Showing posts with label Fairness. Show all posts
Showing posts with label Fairness. Show all posts

September 15, 2017

Management Is A Privilege

So some people have this notion about management that is all wrong. 

- Management is not a right or entitlement.

- Management is a wonderful privilege!

The privilege comes with responsibility and is earned by knowing how to manage and treat your people right.

That means:

- Acting with integrity

- Treating people fairly, with dignity, and respect

- Showing you value them

- Helping to develop them

- And of course, achieving results together!

I heard it said well like this:
"If you don't treat people well 
you won't be a manager for long."
Again, it's a privilege, not a right, to manage and lead others. 

Those who abuse their privilege and people--it's like the cycle of life. ;-)

(Source Photo: Andy Blumenthal)
Share/Save/Bookmark

July 22, 2016

Why Trump Nailed It

(Washington, DC. Our Capital of This Great Nation, 2016)

Trump is a long-shot, but IMHO here's a top 20 why I believe he is nailing it:

1. I'm with you vs. I'm with her.

2. I will be a voice for you and will fight for you vs. I really want this so bad for me.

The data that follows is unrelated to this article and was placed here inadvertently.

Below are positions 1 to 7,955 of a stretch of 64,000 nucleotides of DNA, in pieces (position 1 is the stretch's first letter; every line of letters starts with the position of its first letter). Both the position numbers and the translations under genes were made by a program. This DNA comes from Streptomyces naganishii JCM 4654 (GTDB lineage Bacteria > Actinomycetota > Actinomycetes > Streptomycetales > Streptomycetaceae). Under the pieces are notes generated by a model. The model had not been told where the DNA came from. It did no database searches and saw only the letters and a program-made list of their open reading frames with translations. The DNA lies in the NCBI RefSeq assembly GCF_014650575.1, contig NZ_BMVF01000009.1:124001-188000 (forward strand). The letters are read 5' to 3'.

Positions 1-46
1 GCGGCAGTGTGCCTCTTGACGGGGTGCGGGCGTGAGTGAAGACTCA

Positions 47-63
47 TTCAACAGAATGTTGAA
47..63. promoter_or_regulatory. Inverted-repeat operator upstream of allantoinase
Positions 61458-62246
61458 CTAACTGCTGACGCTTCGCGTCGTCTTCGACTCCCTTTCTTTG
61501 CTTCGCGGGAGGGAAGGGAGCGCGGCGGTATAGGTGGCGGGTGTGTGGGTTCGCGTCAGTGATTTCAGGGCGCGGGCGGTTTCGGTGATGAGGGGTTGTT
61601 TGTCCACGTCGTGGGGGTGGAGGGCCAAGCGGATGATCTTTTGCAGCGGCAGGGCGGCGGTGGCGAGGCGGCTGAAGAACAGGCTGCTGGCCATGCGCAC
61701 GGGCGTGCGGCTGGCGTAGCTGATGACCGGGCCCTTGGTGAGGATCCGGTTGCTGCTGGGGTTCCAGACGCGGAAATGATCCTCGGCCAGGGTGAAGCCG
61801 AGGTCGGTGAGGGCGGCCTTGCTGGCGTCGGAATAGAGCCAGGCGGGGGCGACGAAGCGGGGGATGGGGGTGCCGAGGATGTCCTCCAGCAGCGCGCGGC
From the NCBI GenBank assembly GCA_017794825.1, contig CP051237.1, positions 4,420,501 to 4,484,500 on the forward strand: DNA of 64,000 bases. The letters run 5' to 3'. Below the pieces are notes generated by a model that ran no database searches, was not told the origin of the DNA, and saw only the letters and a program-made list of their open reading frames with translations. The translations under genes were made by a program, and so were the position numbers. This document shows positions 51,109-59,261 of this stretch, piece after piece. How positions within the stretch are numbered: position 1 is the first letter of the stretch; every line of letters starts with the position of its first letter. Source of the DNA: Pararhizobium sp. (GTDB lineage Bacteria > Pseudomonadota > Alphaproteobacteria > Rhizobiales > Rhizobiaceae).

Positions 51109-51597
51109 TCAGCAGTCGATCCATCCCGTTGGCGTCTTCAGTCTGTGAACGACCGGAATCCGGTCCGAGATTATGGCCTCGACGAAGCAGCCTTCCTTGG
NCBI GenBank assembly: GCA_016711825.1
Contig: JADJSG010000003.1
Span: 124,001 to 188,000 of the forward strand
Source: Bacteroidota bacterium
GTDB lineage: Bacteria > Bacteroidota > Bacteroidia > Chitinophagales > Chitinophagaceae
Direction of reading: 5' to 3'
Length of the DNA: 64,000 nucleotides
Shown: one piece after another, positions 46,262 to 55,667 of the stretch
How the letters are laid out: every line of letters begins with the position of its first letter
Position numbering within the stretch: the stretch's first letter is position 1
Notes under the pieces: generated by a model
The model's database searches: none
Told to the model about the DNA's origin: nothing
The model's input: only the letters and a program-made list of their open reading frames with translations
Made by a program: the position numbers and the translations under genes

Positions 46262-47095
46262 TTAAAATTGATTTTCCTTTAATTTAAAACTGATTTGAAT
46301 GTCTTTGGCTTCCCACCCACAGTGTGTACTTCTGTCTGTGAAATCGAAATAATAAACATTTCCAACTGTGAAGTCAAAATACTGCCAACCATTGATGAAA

3. I will re establish law and order vs. I am above the law.

4. I will appropriately name the enemy, stamp out ISIS, and do it fast vs. I won't even say the word radical Islamists, ISIS is the "JV team," and absolutely "no boots on the ground." 

4. We will secure America from terrorism vs. it's just some more "workplace violence" and "what's the difference at this point," anyway.

5. We have a ballooning $19 trillion national debt and $900 billion trade deficit vs. the economy is doing just dandy (for now). 


6. I will tell you the truth vs. I will hide the truth and lie, but profoundly claim transparency. 

7. I will hire and recognize the best and brightest vs. I will hire and promote my friends and cronies.

8. I will invest in jobs, education, and infrastructure vs. I will invest in pork-barrel politics and lobbyist-controlled agendas. 

9. Fairness and equality for everyone vs. I'll pick and choose and you know who you are (at least until after the election).

10. We're going back to space, discovery, and innovation vs. we are canceling the shuttle program and riding on Russian rockets. 

11. We will bring manufacturing and jobs back to America vs. we will continue to send them, by the millions, overseas.

12. We will get a good deal for America vs. we will get a personal sham legacy.

13. We will be true to our friends and allies vs. we will embrace bitter "Death to America" enemies.

14. Over half the executives in my company are women and get paid equally to men vs. vote for me because I'm a women.